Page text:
By Andy Sherrod, Orchard Manager
The growing season for pecans lasts for six months beginning in April and ending in September. August marks the start of the final third of that season, but it is not a time to let up because the quality of the pecan kernels are determined during this last part of the growing season.
Up until now we at Royalty Pecan Farms have successfully protected the trees from a variety of insects and diseases. We have managed the orchard floor well to minimize competition between the trees and weeds for the available food and water. By this time in the growing season, the nuts have expanded to their full size and the shell is formed.
The photo below shows what the nuts look like inside their green shucks right now. The variety shown here is Pawnee, a popular pecan variety due to its typically large size and rich flavor.
Two more things need to happen to assure quality kernels in the fall: sufficient water and plenty of sunlight.
Without ample rainfall we are irrigating 24/7. Every tree gets a drink every ten days or less. Without water during the month of August the kernels will be thin in October.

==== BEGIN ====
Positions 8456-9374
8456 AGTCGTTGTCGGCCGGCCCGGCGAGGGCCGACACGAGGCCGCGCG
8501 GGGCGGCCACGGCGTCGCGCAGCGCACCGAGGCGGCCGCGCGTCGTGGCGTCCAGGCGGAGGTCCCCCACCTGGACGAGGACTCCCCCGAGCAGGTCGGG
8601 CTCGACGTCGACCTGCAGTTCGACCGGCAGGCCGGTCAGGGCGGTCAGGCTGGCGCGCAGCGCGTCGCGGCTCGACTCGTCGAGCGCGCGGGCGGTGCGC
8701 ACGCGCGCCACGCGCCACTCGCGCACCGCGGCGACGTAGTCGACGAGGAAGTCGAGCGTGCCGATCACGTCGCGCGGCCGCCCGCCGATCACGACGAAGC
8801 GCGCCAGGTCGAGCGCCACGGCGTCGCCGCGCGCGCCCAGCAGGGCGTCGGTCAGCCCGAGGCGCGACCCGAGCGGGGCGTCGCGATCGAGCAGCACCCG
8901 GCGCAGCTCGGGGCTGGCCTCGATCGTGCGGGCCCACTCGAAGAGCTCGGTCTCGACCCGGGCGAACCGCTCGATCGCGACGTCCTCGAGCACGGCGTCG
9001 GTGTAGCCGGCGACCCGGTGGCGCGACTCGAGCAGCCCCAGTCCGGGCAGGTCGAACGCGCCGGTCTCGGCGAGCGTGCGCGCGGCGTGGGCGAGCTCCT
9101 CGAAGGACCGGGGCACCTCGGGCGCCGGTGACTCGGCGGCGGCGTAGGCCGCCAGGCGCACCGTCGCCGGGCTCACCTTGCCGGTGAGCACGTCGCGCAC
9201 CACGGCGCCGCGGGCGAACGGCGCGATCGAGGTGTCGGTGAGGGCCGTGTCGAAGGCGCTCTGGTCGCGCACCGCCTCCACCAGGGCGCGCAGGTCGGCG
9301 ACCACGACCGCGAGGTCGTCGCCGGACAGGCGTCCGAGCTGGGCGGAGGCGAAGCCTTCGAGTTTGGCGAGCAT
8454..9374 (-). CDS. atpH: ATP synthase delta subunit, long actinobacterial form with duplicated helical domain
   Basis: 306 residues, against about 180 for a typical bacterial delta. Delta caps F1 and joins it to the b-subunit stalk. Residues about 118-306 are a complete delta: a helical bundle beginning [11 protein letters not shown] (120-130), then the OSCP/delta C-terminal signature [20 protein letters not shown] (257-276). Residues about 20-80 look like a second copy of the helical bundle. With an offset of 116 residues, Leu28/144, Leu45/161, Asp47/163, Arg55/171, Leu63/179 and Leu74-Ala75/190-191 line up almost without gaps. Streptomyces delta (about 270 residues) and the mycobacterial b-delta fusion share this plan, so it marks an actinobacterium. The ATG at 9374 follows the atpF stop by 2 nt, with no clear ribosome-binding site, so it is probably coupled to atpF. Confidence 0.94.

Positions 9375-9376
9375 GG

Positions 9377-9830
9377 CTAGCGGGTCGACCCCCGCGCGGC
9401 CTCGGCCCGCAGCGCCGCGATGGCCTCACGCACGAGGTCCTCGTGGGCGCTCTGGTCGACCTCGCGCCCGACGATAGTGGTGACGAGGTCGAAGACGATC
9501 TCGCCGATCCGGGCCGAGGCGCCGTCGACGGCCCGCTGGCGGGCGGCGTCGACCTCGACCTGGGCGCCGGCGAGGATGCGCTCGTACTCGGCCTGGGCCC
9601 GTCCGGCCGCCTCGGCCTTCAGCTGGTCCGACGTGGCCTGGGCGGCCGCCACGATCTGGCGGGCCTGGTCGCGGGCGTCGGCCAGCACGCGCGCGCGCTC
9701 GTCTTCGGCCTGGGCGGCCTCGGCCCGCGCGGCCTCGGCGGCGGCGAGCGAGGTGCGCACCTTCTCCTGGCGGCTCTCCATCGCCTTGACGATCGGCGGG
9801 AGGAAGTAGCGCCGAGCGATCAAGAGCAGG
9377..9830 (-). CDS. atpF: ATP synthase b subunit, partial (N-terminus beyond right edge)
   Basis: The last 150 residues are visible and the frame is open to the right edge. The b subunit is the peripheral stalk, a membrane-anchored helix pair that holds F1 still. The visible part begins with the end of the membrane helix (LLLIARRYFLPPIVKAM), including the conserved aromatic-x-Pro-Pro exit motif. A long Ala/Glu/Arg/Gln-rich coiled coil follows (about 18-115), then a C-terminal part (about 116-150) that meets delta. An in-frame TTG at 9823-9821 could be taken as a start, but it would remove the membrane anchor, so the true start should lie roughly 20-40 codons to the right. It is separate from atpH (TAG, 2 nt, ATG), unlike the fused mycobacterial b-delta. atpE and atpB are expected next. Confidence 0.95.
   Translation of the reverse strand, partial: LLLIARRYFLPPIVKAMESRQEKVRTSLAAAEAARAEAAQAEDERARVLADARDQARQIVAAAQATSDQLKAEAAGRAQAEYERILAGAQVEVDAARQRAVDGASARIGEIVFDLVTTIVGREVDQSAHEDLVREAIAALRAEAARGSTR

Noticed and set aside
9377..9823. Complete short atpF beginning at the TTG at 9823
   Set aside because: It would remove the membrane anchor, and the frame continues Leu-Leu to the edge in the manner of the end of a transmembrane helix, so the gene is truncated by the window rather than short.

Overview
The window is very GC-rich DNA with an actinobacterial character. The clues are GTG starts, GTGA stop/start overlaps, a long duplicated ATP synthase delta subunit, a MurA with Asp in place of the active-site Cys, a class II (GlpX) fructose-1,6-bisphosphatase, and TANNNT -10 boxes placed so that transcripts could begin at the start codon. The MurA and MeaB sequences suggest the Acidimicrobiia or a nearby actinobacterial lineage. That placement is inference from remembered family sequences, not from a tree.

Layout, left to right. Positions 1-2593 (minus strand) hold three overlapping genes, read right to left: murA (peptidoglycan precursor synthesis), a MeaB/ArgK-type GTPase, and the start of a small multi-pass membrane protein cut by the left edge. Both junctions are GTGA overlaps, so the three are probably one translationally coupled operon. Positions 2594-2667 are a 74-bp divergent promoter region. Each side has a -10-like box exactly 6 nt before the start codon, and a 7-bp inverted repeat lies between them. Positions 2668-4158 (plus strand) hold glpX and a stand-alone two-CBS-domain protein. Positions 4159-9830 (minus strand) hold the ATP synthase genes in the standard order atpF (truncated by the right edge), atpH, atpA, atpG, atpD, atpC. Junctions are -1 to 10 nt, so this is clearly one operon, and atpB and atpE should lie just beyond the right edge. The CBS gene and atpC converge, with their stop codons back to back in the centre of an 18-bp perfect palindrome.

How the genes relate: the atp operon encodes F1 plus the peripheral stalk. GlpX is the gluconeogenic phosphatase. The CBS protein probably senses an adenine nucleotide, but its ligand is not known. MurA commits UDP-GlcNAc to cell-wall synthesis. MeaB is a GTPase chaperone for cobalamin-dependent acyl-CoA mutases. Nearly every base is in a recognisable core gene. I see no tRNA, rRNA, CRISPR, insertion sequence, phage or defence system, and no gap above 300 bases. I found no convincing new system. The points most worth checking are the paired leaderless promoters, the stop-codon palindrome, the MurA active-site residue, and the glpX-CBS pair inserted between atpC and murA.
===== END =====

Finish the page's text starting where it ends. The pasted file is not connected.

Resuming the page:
Sunlight drives the photosynthetic engine, which is the mechanism that generates food for the trees. Without ample sunlight that engine slows down and the pecan kernels starve for nutrients. Our stellar hedging program assures that an adequate amount of sunlight surrounds every tree.
Prior to August, the nuts have attained their maximum size. While we can't make the nuts larger at this point, we can help the edible kernels become as full as possible. Now is the time we focus on the high quality you have come to expect from Royalty Pecans, and we are looking forward to a bountiful crop!